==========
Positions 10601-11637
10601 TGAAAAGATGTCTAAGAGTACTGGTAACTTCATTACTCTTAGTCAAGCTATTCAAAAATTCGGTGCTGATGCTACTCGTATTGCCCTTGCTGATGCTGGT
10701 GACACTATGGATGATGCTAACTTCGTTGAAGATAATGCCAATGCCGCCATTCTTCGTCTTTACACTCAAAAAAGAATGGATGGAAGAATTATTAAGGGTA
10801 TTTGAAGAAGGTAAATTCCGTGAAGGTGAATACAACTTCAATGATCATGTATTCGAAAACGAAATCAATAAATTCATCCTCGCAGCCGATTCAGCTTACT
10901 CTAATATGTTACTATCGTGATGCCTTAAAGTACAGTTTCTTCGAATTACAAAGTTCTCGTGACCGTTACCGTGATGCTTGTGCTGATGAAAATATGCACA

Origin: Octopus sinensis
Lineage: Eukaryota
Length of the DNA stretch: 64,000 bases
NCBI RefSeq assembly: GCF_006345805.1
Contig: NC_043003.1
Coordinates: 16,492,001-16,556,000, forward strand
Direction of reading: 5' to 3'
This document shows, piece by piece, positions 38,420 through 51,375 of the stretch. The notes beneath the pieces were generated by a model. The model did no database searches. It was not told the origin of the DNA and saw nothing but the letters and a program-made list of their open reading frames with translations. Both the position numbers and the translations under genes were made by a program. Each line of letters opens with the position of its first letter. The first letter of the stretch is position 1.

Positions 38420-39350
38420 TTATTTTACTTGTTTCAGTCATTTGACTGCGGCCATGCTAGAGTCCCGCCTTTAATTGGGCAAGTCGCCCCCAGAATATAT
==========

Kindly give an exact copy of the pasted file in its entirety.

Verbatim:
Positions 10601-11637
10601 TGAAAAGATGTCTAAGAGTACTGGTAACTTCATTACTCTTAGTCAAGCTATTCAAAAATTCGGTGCTGATGCTACTCGTATTGCCCTTGCTGATGCTGGT
10701 GACACTATGGATGATGCTAACTTCGTTGAAGATAATGCCAATGCCGCCATTCTTCGTCTTTACACTCAAAAAAGAATGGATGGAAGAATTATTAAGGGTA
10801 TTTGAAGAAGGTAAATTCCGTGAAGGTGAATACAACTTCAATGATCATGTATTCGAAAACGAAATCAATAAATTCATCCTCGCAGCCGATTCAGCTTACT
10901 CTAATATGTTACTATCGTGATGCCTTAAAGTACAGTTTCTTCGAATTACAAAGTTCTCGTGACCGTTACCGTGATGCTTGTGCTGATGAAAATATGCACA

Origin: Octopus sinensis
Lineage: Eukaryota
Length of the DNA stretch: 64,000 bases
NCBI RefSeq assembly: GCF_006345805.1
Contig: NC_043003.1
Coordinates: 16,492,001-16,556,000, forward strand
Direction of reading: 5' to 3'
This document shows, piece by piece, positions 38,420 through 51,375 of the stretch. The notes beneath the pieces were generated by a model. The model did no database searches. It was not told the origin of the DNA and saw nothing but the letters and a program-made list of their open reading frames with translations. Both the position numbers and the translations under genes were made by a program. Each line of letters opens with the position of its first letter. The first letter of the stretch is position 1.

Positions 38420-39350
38420 TTATTTTACTTGTTTCAGTCATTTGACTGCGGCCATGCTAGAGTCCCGCCTTTAATTGGGCAAGTCGCCCCCAGAATATAT